If it wasn’t already obvious, we love America’s National Parks. There’s a map of them in our house, and when we visit one we put a little tree sticker on its location (it’s one of the best parts of coming home). If Ken Burns’ National Parks series is on Amazon Prime, we’re watching. Several of the Instagram accounts we follow are National Parks pictures or Parks gear. Etcetera, etcetera. It’s safe to say we’re fans.
With good reason! There’s nothing like some time in nature to balance the effects of city living. National Parks are the planet’s spas and sanctuaries—sacred spaces that calm you and reenergize you.
But they’re not always the easiest to navigate. Some Parks have a lot of amenities, with guidebooks and websites listing several tips and starred attractions. Other Parks are more minimalist and mysterious—leaving you to find out for yourself what’s interesting and where you can go pee. Even the most visited and highly regarded ones have hidden gems and overrated tourist traps.
So we thought we’d share our own experiences and favorite things whenever we visit one. Let us know what you want to know, and which Parks you’ve been to!
We got back from Pinnacles a few days ago. It’s perfect to start these posts with because there’s not a ton you can find out about Pinnacles in advance.
Like many Parks, it’s inconspicuously located on a quiet back road you probably wouldn’t drive on otherwise. You can easily miss the turn (like we did, even though we’ve road-tripped to Parks several times now🤦♂️. Lush coastal hills and gentle brown cows lull you into a trance. Keep an eye on a map because there are just one or two humble signs letting you know Pinnacles is getting closer.
The Park is very spartan on amenities. At the (supposedly busier) east side, there’s only one small building that serves as the visitor center and store. We were able to get firewood and a couple other small items we needed. Plan to buy as little as possible there.
The Pinnacles campground is decent, with some sites much more shaded and secluded than others. We ended up at #50, which was pleasantly veiled from other sites by trees and a small stream at the bottom of a short hill. It was just right for the time we spent there when we weren’t hiking. Over the course of a few days, we saw a raccoon couple waltz through, heard countless wild turkeys, and hung out in our tent for a bit during a full day of rain.
On this trip, we proudly nailed our campfire-baked pizza log after a few frustrating efforts at other Parks. The secret was to do two smaller logs instead of one large one, and to lay them right on top of some glowing coals. There’s nothing like hot pizza flavors in a crunchy, gooey wrapped form after a long day hiking. Check out the recipe below!
Speaking of hiking, Pinnacles has some of the most enjoyable hikes we’ve ever done. On our first day, we did Condor Gulch to High Peaks and then back down through the lower Bear Gulch Cave. There’s a notable elevation change, but it’s fairly gradual. A section of High Peaks requires you to scramble around some boulders with a guiderail (neat!). Going through a cave as part of a trail was pretty cool (that doesn’t exist everywhere). Make sure you have a flashlight in your pack. Getting to see several California Condors in the air—and Condor 606 just hanging out on a boulder for awhile along the trail—was super memorable. A number of these rare birds call Pinnacles home.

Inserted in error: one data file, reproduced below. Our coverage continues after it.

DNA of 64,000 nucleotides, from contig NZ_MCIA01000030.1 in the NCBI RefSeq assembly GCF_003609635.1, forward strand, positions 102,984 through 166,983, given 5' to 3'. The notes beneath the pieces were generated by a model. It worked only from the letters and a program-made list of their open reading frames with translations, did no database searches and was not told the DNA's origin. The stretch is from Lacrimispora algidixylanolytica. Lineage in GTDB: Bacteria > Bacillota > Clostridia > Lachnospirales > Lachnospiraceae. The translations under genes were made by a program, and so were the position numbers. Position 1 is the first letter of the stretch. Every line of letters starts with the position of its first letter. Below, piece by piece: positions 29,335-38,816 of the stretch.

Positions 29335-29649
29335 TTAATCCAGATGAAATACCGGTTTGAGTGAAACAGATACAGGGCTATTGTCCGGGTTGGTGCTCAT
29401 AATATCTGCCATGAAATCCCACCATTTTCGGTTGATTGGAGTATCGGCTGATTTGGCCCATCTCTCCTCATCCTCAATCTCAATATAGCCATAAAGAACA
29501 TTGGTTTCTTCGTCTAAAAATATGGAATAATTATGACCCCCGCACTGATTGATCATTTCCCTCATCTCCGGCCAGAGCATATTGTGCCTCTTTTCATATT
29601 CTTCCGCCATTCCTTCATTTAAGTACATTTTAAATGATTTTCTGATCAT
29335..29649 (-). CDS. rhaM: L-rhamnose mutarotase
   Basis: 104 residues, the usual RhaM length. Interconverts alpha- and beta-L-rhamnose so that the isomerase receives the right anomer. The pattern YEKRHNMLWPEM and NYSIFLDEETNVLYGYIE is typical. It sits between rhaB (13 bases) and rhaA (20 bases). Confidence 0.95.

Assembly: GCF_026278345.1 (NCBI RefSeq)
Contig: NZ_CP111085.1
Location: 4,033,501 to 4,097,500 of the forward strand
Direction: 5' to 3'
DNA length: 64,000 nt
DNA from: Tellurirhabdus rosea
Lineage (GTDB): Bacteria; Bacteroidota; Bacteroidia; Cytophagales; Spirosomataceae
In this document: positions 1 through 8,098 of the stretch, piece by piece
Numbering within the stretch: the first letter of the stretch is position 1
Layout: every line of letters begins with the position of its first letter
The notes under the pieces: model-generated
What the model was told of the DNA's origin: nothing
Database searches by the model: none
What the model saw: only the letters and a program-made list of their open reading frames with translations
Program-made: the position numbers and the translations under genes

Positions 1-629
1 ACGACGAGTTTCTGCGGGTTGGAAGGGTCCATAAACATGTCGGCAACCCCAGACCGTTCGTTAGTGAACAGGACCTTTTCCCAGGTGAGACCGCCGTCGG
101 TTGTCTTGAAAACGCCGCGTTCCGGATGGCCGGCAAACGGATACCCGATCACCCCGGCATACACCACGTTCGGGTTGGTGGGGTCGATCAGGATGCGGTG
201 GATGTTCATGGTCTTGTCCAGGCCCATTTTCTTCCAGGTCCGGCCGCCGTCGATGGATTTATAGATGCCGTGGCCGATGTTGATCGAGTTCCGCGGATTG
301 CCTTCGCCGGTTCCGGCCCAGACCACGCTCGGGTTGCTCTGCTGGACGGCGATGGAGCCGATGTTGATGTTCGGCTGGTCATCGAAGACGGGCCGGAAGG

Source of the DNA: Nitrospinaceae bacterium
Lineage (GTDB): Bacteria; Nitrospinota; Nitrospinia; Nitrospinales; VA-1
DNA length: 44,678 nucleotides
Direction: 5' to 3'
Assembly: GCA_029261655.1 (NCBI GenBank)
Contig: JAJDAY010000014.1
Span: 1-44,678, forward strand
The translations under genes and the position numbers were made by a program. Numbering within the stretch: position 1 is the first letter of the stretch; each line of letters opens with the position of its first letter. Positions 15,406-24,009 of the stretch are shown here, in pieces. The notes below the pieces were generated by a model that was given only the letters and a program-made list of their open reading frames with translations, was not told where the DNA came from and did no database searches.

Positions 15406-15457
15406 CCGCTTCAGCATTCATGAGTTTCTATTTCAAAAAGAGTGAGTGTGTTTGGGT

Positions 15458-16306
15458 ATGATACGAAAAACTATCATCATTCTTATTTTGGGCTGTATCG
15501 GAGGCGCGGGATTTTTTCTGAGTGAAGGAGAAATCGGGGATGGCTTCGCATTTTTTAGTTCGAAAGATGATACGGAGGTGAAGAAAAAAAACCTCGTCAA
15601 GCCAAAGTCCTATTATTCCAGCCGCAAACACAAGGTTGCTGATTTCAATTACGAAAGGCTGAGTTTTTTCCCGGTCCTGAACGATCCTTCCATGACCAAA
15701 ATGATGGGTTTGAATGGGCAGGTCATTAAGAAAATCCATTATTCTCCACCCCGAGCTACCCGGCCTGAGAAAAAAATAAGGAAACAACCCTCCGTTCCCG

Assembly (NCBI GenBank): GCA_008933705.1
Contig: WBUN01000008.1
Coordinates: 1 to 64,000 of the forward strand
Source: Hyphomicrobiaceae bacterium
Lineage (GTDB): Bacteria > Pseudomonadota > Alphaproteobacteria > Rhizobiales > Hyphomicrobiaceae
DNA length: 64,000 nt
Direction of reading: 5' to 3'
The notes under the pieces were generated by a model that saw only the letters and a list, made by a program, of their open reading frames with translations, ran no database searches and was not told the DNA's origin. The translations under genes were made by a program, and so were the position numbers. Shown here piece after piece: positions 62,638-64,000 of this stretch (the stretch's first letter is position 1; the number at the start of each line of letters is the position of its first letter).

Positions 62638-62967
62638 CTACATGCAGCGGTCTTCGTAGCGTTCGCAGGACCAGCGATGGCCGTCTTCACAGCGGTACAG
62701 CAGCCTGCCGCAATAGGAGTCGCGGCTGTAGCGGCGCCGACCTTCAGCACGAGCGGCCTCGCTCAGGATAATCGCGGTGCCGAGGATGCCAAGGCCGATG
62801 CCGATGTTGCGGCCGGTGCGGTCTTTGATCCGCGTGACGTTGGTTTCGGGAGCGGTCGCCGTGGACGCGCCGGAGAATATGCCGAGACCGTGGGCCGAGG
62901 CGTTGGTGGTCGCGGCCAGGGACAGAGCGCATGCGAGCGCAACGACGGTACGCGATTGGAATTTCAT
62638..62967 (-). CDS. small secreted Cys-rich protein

Day two of hiking was a rainy stroll along Old Pinnacles Trail, then up through the Balconies Cave and around the Balconies Rim. We got absolutely soaked. But Old Pinnacles is pretty flat, so we got to enjoy walking and talking for several hours with hardly anyone else out on the trail. It kinda felt like we had the Park to ourselves. Those are magical moments.
All in all, we got to visit another National Park just a handful of hours from our home. We ate well, hiked well, and managed to have fun even as it rained a lot.
Pinnacles is an intriguing little Park. There’s less there than busier and larger Parks. But with the Condors, hikeable caves and peaks, and saturnine colors, you can’t really experience something like it elsewhere.
Pros: lower visitation, so there’s more space to yourselves; easier to get a campsite on short notice compared to many other Parks; unique, moderately challenging hikes; California Condors; not super far from San Francisco or Los Angeles
Con: very few amenities (limited restrooms, no covered picnic areas, one tiny store, no local restaurants/cafes)
Pro or Con (depending on how much you want to disconnect): no cell reception or WIFI
Rating: Four Condors out of Five
Campfire Pizza Logs
Adapted from Shock Munch (shockmunch.com)
1 batch store-bought pizza dough (or make your own!)
½-1 cup pizza sauce
8oz shredded mozzarella cheese
Grated Parmesan cheese
Your favorite pizza toppings: pepperoni, mushrooms, etc.
2 tbsp melted butter
Construction at home
- Divide the dough into two equal parts and roll them out on a lightly floured work surface to rectangles ½” to ¾” thick
- Gently spoon pizza sauce onto both rectangles, leaving about ½” border between the sauce and the edge of the dough
- Lightly sprinkle Parmesan cheese and dried oregano onto the sauce
- Sprinkle mozzarella evenly onto both rectangles
- Add chosen toppings—be careful not to overload
- Carefully roll each rectangle into a log, pinching the sides and sealing the end
- Melt butter and gently brush onto outside of both logs; sprinkle on salt and dried oregano, to taste
- Wrap logs separately in two layers of aluminum foil or one layer of heavy-duty foil
Cooking on the campfire
- Get that thing lit
- Let the wood burn down until you have a good amount of coals an inch or two deep
- Place the two foil-wrapped pizza logs on the coals
- Cook for 16-20 minutes, flipping halfway through
- Pull from fire and let cool for 5 minutes or so before eating
- Unwrap from foil, crack open your favorite camp beer or wine, and enjoy!